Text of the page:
Editor's Note: This month we received two short stories written by friends who paddle together in the summer. Both agreed that day, to write about a day they spent together paddling around Grindstone Island. Rather than take only one, we combined them! Therefore this is a joint effort. Reminder: Click photographs to enlarge.
Peggy: Kathy Kempson and I conferred by phone, from Hay Island to Sugar Island, early in the morning of July 31. The weather forecast said it would be cloudy with periods of sun and very hot. We decided it was a “go” and met at eight o’clock at the Punts, which is a small archipelago of islands in the Lake Fleet on the Canadian side, with a lighthouse that makes it a convenient rendezvous spot. It is also the hypotenuse of the triangle between Sugar and Hay. It was already very warm and I had to jump off the dock to get wet before I headed out to the meeting spot.
Kathy: Grindstone Island is either the third or fourth largest island in the Thousand Islands, I can’t exactly recall, and I don’t think it is that important which one it is, rather that you get the idea that it is one of the larger islands. There is no ferry to the island, but there are year-round residents. Many islanders get around by mountain bike or four- wheelers. It is about a 15 mile paddle around it. It is a lovely paddle.
The shorelines vary as you cruise by. In a paddle craft one can get close enough to see the differing geological formations and other shoreline features that may be missed from a distance. There are undercut cliffs, sand stone that has washed away from underneath granite boulders. There are miles and miles of cattail marshes with insect and bird life a-plenty. There are sheer, steep cliffs that are home to vegetation that makes you wonder how it survives. There are bays that scream “put a dock here, your boat will be sheltered from the storm.” There are majestic homes with breathtaking views and smaller ones with similar views. State parks and wooded shoreline also treat the eyes as you coast by. The clear waters offer beautiful views of the shoals and the sandy bottom on the head of Grindstone Island.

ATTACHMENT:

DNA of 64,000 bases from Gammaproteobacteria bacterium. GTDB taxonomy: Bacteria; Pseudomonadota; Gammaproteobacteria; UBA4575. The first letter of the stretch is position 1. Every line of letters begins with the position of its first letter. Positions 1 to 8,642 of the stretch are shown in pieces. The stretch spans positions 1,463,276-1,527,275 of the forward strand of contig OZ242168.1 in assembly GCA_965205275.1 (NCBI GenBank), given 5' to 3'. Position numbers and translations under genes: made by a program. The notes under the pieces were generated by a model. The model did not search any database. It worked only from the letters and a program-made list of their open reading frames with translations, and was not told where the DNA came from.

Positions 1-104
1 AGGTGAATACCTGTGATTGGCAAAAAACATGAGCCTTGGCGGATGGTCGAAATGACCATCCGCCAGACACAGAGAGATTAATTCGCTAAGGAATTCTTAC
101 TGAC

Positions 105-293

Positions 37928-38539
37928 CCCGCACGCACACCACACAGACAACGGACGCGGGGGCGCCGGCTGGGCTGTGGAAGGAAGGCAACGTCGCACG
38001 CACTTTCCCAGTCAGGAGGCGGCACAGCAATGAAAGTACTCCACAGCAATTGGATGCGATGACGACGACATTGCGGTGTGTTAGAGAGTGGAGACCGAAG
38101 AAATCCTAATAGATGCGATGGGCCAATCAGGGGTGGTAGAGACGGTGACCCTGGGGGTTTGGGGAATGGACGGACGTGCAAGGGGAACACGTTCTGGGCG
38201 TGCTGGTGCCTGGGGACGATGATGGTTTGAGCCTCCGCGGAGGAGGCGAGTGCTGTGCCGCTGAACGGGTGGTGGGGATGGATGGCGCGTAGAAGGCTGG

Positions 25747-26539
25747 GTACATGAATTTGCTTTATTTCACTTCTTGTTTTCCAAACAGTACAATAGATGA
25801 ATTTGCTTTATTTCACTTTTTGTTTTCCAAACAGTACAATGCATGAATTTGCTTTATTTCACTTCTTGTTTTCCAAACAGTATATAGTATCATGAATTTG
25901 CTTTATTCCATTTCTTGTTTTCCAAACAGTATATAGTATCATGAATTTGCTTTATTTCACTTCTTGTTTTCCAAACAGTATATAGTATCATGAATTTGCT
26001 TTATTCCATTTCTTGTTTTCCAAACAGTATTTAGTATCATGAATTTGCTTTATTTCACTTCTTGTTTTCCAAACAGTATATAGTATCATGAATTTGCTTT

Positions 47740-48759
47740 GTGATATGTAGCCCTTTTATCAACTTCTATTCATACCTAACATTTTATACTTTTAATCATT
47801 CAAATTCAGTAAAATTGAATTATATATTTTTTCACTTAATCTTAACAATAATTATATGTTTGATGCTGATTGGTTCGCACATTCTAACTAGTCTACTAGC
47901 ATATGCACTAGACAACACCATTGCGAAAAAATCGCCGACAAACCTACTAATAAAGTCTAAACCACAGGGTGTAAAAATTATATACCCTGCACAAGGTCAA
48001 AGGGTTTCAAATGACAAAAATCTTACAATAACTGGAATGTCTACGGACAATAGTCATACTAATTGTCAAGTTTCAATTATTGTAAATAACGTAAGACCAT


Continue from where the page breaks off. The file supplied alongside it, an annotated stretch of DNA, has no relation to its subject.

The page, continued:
Kathy had made the strategic decision to paddle it counterclockwise, to take advantage of going downwind on the American side, which is the bigger water. We paddled along the Grindstone shore, past Potter’s Beach ( empty at 8 a.m.) and past old summer houses set on long beaches. With a view of Hickory to the right, we elected to paddle under a footbridge between Watch island and Grindstone. We continued around the far western end and stopped to stretch our backs near a collection of docks, a sprawling house, and friendly family. Assorted kayaks, motorboats, sailboats and small children littered the shore.
Kathy: We made our way around the head of Grindstone with conversation and sight-seeing and the next thing we knew, we were on the south side of the island, going down river with the wind. With Clayton on our right, we coasted past Calumet Island.